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Diabetes Drug Decreases Mortality

Darrell Hulisz, RPh, PharmD
Patrick Helman,

April 4, 2016

Recently, the New England Journal of Medicine published the results of a study investigating the effects of empagliflozin on cardiovascular outcomes and mortality in type 2 diabetics. Empagliflozin (Jardiance) is a member of the SGLT2 inhibitor class indicated for use in glycemic control for patients with type 2 diabetes mellitus. The medication works by decreasing renal glucose absorption, thus increasing the body's excretion of glucose through urination. Empagliflozin decreases hemoglobin A1c levels, reduces blood pressure, and does not cause weight gain and may even produce modest weight loss in patients with diabetes.

The EMPA-REG trial evaluated a total of 7,020 patients at 590 treatment sites in 42 countries. The study primarily compared the combined reduction in death from cardiovascular causes, nonfatal myocardial infarcts and nonfatal strokes in patients taking empagliflozin (at 10mg and 25mg), versus placebo. At the conclusion of the 2.5-year trial, 10.5% of patients taking empagliflozin had experienced one of the aforementioned events, compared to a 12.1% rate in the placebo group (p=0.04). Additionally, empagliflozin touted several statistically significant differences in other measurable outcomes, such as death from cardiovascular causes alone, death from any cause and hospitalization rates for heart failure.

While these results appear promising for empagliflozin use in diabetic patients, critics and researchers have reservations about this industry-sponsored study and its potential impact on prescribing practices going forward. Many have pointed out that among the three criteria listed in the primary outcome, only death from cardiovascular events was significantly improved in the empagliflozin group. Development of myocardial infarction and stroke was not significantly impacted, leaving researchers to question the true cardiovascular benefit of the drug. The authors of the study have responded saying that the benefit likely comes from osmotic diuresis, possibly explaining the reduction in patients being hospitalized for heart failure complications.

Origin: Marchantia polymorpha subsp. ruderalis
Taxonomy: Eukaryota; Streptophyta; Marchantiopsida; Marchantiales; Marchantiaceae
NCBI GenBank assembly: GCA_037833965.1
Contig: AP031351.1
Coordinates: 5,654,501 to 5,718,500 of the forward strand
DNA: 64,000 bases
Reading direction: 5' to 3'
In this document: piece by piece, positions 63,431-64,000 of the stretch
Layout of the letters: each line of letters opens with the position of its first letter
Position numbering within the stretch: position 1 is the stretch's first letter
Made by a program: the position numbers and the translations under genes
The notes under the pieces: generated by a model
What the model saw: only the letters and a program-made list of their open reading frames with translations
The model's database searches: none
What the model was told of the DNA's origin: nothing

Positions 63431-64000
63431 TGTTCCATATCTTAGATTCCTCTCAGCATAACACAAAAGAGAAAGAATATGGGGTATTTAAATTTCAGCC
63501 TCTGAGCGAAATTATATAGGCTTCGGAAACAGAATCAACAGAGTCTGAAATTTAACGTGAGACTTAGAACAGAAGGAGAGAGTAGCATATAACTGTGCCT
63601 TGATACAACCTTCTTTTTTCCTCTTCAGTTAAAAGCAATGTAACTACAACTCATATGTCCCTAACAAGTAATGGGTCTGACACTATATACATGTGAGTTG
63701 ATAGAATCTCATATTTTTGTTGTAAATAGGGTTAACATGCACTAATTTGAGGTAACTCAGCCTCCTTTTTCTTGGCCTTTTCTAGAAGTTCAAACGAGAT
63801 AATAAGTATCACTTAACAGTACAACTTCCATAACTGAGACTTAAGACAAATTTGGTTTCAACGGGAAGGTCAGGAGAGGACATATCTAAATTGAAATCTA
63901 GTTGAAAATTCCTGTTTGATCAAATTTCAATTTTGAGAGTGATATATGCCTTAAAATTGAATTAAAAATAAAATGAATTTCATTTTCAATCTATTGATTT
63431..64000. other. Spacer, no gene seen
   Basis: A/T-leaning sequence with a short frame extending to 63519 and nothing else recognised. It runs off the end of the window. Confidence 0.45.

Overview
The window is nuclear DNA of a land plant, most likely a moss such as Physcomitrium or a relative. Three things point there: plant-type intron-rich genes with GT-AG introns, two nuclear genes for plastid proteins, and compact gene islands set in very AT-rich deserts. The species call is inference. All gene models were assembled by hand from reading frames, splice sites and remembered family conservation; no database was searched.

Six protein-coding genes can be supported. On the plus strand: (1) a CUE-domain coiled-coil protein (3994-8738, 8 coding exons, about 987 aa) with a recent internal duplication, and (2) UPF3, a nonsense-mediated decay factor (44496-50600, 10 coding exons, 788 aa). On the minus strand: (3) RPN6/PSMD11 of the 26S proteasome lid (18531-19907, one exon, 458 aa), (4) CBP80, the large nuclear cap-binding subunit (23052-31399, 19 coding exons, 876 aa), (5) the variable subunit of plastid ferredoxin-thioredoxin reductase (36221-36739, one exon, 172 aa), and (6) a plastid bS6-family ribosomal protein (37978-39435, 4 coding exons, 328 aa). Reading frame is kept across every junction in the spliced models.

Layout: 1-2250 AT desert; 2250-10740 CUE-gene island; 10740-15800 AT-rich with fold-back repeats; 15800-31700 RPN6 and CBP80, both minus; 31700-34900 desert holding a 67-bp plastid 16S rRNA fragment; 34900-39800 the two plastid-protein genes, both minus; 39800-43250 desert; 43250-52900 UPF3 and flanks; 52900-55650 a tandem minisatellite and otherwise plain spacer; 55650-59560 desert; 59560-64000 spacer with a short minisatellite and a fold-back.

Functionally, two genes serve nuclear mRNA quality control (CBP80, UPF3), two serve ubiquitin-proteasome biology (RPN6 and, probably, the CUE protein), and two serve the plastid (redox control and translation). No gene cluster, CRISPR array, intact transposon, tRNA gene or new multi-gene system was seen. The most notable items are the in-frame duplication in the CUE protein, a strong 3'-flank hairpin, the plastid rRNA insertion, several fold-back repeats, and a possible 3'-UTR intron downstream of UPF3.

Another question is whether this cardiovascular benefit can be seen class-wide among the SGLT2 inhibitors. There are studies currently being conducted to see whether canagliflozin (CANVAS study) or dapagliflozin (DECLARE-TIMI 58) provide the same benefits to diabetic patients. The results of these trials will be published in 2017 and will help further determine empagliflozin's place in therapy.

Finally, researchers hope to determine the optimal dosing for empagliflozin. There was no attempt by the authors of the study to prove a dose-dependent relationship in the outcomes between the 10mg and 25mg doses. While there was no difference in the cardiovascular safety outcomes between doses, there were secondary benefits of decreased A1c values, lower blood pressure values and increased weight loss. Further studies will likely be conducted to answer the growing number of questions resulting from this trial.

1. Zinman B, Wanner C, Lachin JM, et al. Empagliflozin, cardiovascular outcomes, and mortality in type 2 diabetes. N Engl J Med 2015;373:2117-28.

2. Sarafidis PS, Tsapas A, Fishereder M, et al. Letters to the Editor on Empagliflozin, cardiovascular outcomes, and mortality in type 2 diabetes. N Engl J Med 2016;374(11):1092-1094

3. Nainggolan, L. "After EMPA-REG: Docs dissect diabetes study, discuss implications." Medscape Medical News. Medscape. 24 September 2015. Web. 25 March 2016.

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